Candy Altman, Hearst Television VP of news, will retire in June. The move will wrap up a 35-year career at Hearst that saw the broadcaster win a Peabody Award and nine consecutive USC Annenberg Walter Cronkite Awards.
Altman will teach journalism leadership at Boston University this fall.
“Candy has been an important architect and voice of Hearst Television’s industry-leading news brand and commitment to community service,” said Hearst Television President Jordan Wertlieb. “Her leadership in the formation of our award-winning Commitment initiative set an industry benchmark for political coverage by local television groups; her vision and dedication to investigative journalism have positioned Hearst stations as trusted destinations for viewers seeking accountability from their community leaders. More recently, her efforts in helping launch Hearst Television’s State of Addiction project to address the nation’s opioid crisis have exemplified her contributions to the important and nationally recognized work of local TV journalism.”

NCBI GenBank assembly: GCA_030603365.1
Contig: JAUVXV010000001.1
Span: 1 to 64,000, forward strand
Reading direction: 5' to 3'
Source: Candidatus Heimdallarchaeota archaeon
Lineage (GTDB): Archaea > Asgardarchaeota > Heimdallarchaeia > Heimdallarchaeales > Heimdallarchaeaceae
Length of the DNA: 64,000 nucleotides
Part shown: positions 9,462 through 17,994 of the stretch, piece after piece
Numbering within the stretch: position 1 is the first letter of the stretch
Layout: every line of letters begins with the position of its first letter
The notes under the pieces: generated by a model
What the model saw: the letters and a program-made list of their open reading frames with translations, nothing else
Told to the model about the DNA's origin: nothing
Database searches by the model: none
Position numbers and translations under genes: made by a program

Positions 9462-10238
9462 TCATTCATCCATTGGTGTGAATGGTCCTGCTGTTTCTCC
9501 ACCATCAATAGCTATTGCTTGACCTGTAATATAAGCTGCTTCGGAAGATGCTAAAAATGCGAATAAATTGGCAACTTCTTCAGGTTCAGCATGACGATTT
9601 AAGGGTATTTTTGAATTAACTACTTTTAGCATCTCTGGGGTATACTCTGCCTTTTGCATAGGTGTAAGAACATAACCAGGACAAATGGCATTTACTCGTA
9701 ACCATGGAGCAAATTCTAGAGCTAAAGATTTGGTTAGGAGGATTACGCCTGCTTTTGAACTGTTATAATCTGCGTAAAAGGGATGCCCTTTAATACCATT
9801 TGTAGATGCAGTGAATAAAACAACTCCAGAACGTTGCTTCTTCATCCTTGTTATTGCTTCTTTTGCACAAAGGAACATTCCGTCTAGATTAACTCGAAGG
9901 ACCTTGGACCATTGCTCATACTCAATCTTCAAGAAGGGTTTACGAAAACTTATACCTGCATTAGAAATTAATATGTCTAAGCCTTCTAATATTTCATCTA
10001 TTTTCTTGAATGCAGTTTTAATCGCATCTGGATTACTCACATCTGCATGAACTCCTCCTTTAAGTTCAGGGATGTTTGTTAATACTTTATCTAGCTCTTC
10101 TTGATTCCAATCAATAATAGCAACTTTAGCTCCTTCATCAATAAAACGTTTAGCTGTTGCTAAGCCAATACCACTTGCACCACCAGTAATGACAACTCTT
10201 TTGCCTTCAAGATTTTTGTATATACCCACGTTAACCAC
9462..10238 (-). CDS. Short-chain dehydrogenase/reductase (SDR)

Altman became Hearst Television’s VP of news in 2001. From 1993 to 2000, she was VP and news director at Hearst’s WCVB Boston. She joined WCVB in 1983 as executive producer of the station's 11 p.m. newscast, and was the station’s Political Unit director for the 1992 election period.
Altman joined WCVB from WPRI Providence, where she was executive news producer. From 1979 to 1981, she held a variety of news-production positions at WPLG Miami. She began her career as a reporter at KOMU in Columbia, Missouri.
“Candy may be most proud professionally of the lives she’s touched and the news leaders she’s helped to develop,” said Barbara Maushard, Hearst Television senior VP, news. “Whether she’s executing on internal training programs for young journalists or lending her talents to various industry organizations, Candy placed great value on mentoring the future leaders of our industry. She also implemented our successful producer fellowship program–named for our mentor Fred Young, Hearst Television’s retired senior VP, news, with whom she worked for most of her career. It’s no surprise that one of the first things Candy will do after she ‘retires’ is teach journalism leadership at Boston University in the fall.”
Altman has served as VP of the Associated Press Broadcast Advisory Board, as a member of the National Advisory Board of the Poynter Institute, and as president of the ABC News Affiliate Advisory Board. She has served on the boards of The Massachusetts 9/11 Fund and The Kids Clothes Club. She is a Trustee of the A-Plus Scholarship Fund at WCVB.
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